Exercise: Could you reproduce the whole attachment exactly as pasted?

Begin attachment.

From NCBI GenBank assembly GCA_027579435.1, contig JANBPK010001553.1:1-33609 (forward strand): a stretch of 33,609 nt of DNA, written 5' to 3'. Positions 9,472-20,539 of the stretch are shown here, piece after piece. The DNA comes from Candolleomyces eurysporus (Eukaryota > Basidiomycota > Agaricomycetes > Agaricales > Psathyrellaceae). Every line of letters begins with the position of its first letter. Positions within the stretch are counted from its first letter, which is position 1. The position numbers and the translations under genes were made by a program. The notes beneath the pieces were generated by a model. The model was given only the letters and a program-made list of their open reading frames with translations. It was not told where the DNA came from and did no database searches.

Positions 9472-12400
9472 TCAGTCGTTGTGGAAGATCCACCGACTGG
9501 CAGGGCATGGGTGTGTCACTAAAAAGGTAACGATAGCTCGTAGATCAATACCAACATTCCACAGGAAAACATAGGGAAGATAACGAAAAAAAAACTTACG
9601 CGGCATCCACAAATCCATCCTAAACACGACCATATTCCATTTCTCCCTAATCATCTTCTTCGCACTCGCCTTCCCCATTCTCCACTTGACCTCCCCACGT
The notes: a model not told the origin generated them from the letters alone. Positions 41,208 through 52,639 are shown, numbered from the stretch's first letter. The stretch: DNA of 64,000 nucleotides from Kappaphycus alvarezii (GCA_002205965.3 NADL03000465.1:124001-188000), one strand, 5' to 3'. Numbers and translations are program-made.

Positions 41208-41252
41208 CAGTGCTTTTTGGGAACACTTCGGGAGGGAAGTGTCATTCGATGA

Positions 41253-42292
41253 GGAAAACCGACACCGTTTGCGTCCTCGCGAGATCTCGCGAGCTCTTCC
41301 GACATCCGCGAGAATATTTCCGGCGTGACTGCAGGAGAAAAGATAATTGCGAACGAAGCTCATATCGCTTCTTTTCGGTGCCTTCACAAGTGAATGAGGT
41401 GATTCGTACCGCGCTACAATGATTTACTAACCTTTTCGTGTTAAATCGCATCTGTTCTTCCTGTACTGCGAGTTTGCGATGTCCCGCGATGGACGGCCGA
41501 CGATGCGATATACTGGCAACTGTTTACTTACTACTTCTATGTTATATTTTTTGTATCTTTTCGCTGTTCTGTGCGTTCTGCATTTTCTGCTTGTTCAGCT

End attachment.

From NCBI GenBank assembly GCA_027579435.1, contig JANBPK010001553.1:1-33609 (forward strand): a stretch of 33,609 nt of DNA, written 5' to 3'. Positions 9,472-20,539 of the stretch are shown here, piece after piece. The DNA comes from Candolleomyces eurysporus (Eukaryota > Basidiomycota > Agaricomycetes > Agaricales > Psathyrellaceae). Every line of letters begins with the position of its first letter. Positions within the stretch are counted from its first letter, which is position 1. The position numbers and the translations under genes were made by a program. The notes beneath the pieces were generated by a model. The model was given only the letters and a program-made list of their open reading frames with translations. It was not told where the DNA came from and did no database searches.

Positions 9472-12400
9472 TCAGTCGTTGTGGAAGATCCACCGACTGG
9501 CAGGGCATGGGTGTGTCACTAAAAAGGTAACGATAGCTCGTAGATCAATACCAACATTCCACAGGAAAACATAGGGAAGATAACGAAAAAAAAACTTACG
9601 CGGCATCCACAAATCCATCCTAAACACGACCATATTCCATTTCTCCCTAATCATCTTCTTCGCACTCGCCTTCCCCATTCTCCACTTGACCTCCCCACGT
The notes: a model not told the origin generated them from the letters alone. Positions 41,208 through 52,639 are shown, numbered from the stretch's first letter. The stretch: DNA of 64,000 nucleotides from Kappaphycus alvarezii (GCA_002205965.3 NADL03000465.1:124001-188000), one strand, 5' to 3'. Numbers and translations are program-made.

Positions 41208-41252
41208 CAGTGCTTTTTGGGAACACTTCGGGAGGGAAGTGTCATTCGATGA

Positions 41253-42292
41253 GGAAAACCGACACCGTTTGCGTCCTCGCGAGATCTCGCGAGCTCTTCC
41301 GACATCCGCGAGAATATTTCCGGCGTGACTGCAGGAGAAAAGATAATTGCGAACGAAGCTCATATCGCTTCTTTTCGGTGCCTTCACAAGTGAATGAGGT
41401 GATTCGTACCGCGCTACAATGATTTACTAACCTTTTCGTGTTAAATCGCATCTGTTCTTCCTGTACTGCGAGTTTGCGATGTCCCGCGATGGACGGCCGA
41501 CGATGCGATATACTGGCAACTGTTTACTTACTACTTCTATGTTATATTTTTTGTATCTTTTCGCTGTTCTGTGCGTTCTGCATTTTCTGCTTGTTCAGCT